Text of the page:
I am now halfway through my time here in Portugal! The term seems to have gone so quickly and my exams are now fast approaching, but that hasn’t stopped me from doing a bit of tourism in the north of Portugal.
Last week I got back from spending the Easter holidays at home in England, but before I went, I managed to see Braga all decked out for the religious holiday. Portugal has a very Catholic history and you can still see how this has left a mark on the country as you go through the streets; you can barely walk 100m without coming across a church! The religious aspects of the country are particularly visible here in Braga, which is an old and conservative city, and the seat of the Catholic church in Portugal. I myself am not religious, but it was quite interesting to see the streets decorated with purple banners and the churches bathed in purple floodlights during Semana Santa, or Holy Week.
One place in Braga that I would have loved to visit during Semana Santa was Bom Jesus do Monte, a sanctuary on the hillside (also voted the city’s top tourist attraction). It’s a long and quite steep walk up there, including a climb of over 500 steps, but the view once you’re up there is really cool. From the entirety of the city below, you can see the hill and its two sanctuaries (Bom Jesus and Sameiro, the latter also finds itself in the top 5 visitor attractions in Braga) and over the Easter period you could see Bom Jesus lit up with a purple floodlight, which would have been amazing to see up close too.
Walking to Bom Jesus is a lovely activity to do on a sunny afternoon (not too hot though otherwise you’ll sweat like a pig, I’ve been told anyway *ahem*, definitely not learnt from experience). Even though I’m an atheist, I can of course appreciate the architecture in the church and the beautiful gardens that surround it, and it really is no wonder that it’s the city’s number one attraction. One afternoon my friend and I even took the plunge and walked an extra 3km uphill to the Sameiro sanctuary, where the views of the city were even more impressive and the sunsets are apparently even more so. The fact that the top 5 tourist attractions in Braga are churches really makes you understand why Braga is referred to as the “Portuguese Rome”.
Not too far away from Braga is a tiny city called Guimarães, which is where the other campus of our university is located. Our university induction day was there, but because it was such a rainy day, we didn’t really get the best impression of the city. So, a few weeks later, once the horrible rain was finally over, we took a trip to Guimarães for a guided tour that a university student there was doing. The sun was shining and we walked around the quaint city centre, seeing where princes and kings had lived, and posing for photos in front of the old city walls where the words Aqui nasceu Portugal (Portugal was born here) are written. There is some dispute over whether or not this is true, but many Portuguese people (especially those from Guimarães and the north in general) say that the battle between Portugal and Spain for the former to become its own country was fought and won in Guimarães, which is one of the reasons why it is regarded as such an important city.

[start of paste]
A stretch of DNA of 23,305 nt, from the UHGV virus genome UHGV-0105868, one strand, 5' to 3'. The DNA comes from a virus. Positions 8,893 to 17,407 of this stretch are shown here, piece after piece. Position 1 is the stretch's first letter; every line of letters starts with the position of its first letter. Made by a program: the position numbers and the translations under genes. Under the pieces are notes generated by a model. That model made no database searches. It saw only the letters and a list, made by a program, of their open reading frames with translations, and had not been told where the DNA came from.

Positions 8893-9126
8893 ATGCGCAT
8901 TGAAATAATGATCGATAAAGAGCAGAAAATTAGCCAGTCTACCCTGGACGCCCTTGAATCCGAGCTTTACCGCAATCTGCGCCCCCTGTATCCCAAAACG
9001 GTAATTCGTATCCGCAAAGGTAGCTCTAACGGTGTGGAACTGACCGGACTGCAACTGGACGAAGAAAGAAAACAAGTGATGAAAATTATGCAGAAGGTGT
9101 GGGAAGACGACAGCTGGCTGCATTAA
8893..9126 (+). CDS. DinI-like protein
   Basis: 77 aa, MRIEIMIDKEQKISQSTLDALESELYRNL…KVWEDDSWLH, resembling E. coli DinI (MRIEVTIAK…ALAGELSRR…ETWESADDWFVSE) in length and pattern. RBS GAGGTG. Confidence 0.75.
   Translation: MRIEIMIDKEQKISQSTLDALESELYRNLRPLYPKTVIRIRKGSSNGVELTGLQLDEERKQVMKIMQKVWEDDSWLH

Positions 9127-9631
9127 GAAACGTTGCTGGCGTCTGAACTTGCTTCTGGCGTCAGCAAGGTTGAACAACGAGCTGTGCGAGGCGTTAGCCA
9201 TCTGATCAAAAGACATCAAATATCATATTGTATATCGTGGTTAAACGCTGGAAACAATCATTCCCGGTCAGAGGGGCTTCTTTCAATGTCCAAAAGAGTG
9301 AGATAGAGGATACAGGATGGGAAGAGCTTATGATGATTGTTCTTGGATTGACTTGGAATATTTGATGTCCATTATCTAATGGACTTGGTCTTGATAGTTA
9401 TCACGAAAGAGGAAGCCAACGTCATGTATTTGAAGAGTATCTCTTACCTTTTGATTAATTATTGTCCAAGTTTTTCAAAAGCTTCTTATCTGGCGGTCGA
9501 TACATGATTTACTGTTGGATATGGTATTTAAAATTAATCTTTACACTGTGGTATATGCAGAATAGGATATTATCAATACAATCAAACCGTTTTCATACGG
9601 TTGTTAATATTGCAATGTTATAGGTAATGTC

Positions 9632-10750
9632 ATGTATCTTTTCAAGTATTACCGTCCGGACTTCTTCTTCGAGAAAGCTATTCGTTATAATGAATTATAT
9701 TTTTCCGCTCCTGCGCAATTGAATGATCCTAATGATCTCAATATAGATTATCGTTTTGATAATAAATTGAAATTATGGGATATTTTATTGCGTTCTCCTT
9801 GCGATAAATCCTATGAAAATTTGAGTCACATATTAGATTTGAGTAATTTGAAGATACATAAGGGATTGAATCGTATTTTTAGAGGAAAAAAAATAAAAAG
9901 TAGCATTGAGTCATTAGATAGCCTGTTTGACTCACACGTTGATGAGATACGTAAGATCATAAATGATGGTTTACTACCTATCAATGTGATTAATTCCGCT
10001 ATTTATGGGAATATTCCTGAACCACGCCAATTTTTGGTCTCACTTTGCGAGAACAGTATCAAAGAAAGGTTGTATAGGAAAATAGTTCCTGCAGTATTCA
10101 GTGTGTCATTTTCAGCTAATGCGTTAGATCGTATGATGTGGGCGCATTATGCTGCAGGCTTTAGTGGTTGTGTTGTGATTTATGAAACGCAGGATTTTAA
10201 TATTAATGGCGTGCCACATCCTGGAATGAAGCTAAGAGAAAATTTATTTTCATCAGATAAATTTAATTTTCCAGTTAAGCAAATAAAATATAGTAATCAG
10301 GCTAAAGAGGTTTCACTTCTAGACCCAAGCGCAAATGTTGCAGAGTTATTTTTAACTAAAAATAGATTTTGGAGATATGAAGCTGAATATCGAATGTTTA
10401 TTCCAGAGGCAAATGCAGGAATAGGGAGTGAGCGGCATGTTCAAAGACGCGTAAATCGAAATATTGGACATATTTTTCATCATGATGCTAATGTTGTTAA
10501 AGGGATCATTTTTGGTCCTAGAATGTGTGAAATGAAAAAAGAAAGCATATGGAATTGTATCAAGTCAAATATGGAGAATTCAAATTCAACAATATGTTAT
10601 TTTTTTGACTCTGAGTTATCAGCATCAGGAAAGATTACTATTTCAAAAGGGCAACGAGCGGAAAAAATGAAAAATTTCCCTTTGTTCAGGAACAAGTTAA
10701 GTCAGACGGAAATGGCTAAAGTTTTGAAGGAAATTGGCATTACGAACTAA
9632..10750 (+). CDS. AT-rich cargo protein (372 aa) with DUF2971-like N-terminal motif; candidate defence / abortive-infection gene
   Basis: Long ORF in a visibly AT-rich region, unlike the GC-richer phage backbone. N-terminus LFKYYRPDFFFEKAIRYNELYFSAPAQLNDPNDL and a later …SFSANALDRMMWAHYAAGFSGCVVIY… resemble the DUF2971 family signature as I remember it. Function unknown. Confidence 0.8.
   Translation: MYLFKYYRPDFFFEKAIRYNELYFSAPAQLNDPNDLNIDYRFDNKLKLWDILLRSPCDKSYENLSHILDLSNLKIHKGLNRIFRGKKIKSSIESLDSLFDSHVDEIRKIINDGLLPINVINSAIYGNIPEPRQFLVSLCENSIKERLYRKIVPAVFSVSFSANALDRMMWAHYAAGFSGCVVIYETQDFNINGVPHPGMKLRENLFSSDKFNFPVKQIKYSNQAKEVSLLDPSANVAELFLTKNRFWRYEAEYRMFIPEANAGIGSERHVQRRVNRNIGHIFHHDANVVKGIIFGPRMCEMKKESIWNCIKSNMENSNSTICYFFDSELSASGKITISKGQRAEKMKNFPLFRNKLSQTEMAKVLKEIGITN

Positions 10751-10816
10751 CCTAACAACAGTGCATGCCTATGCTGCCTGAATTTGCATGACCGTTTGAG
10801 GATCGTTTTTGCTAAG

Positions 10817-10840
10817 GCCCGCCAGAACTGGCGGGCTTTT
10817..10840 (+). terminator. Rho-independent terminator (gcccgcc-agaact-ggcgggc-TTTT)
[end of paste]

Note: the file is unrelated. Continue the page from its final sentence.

Another important nearby city which I mentioned in my previous post is Porto. I have been back a few times since I first arrived in Portugal and it still hasn’t lost its charm. Porto is the second biggest city in the country, and is still even smaller than Cardiff, which just shows that Portugal is a very small country. Despite it being quite small, there is a lot to do there! My favorite area is definitely Ribeira, which is down by the river. Sitting in a café along here or even just sitting on a bench by the boats is lovely, especially in the sun. Of course, you can’t forget to visit the churches (there are quite literally hundreds of them) and cathedrals in Porto (yes, there are two cathedrals in this small city) and another of the most impressive buildings is actually the main train station in the city centre. São Bento station has walls that are covered in thousands of azulejos, which are small tiles. The azulejos in São Bento form a picture that shows D. Henrique (the same king that won the battle for Portugal to become its own country) at war, only in the colours blue and white.
This week, on the 25th of April, Portugal celebrated its national holiday, or Dia da Liberdade. This day commemorates the day of the Revolução dos Cravos (Carnation Revolution) when soldiers took to the streets of Lisbon in a peaceful revolution in an attempt to overthrow Marcello Caetano. The revolution was a successful one, and the dictatorship – which had lasted 42 years – was brought to an end. The period of this Estado Novo, as the previous president António de Oliveria Salazar had called it, was a period in which Portuguese citizens were oppressed and tortured, so this national holiday is a joyous occasion on which many people wear red to celebrate their freedom. Sadly, although I took to the streets of Braga in the hope to find some amazing celebration, there didn’t seem to be much going on. In the bigger cities like Porto and Lisbon however, thousands of people were crowded in the streets, which was something that I was only able to see on the television.
Next week I only have one day of university due to Dia do Trabalhador (Labour day), so hopefully then I’ll be able to make the most of this long weekend and do some more sightseeing!
Até a próxima!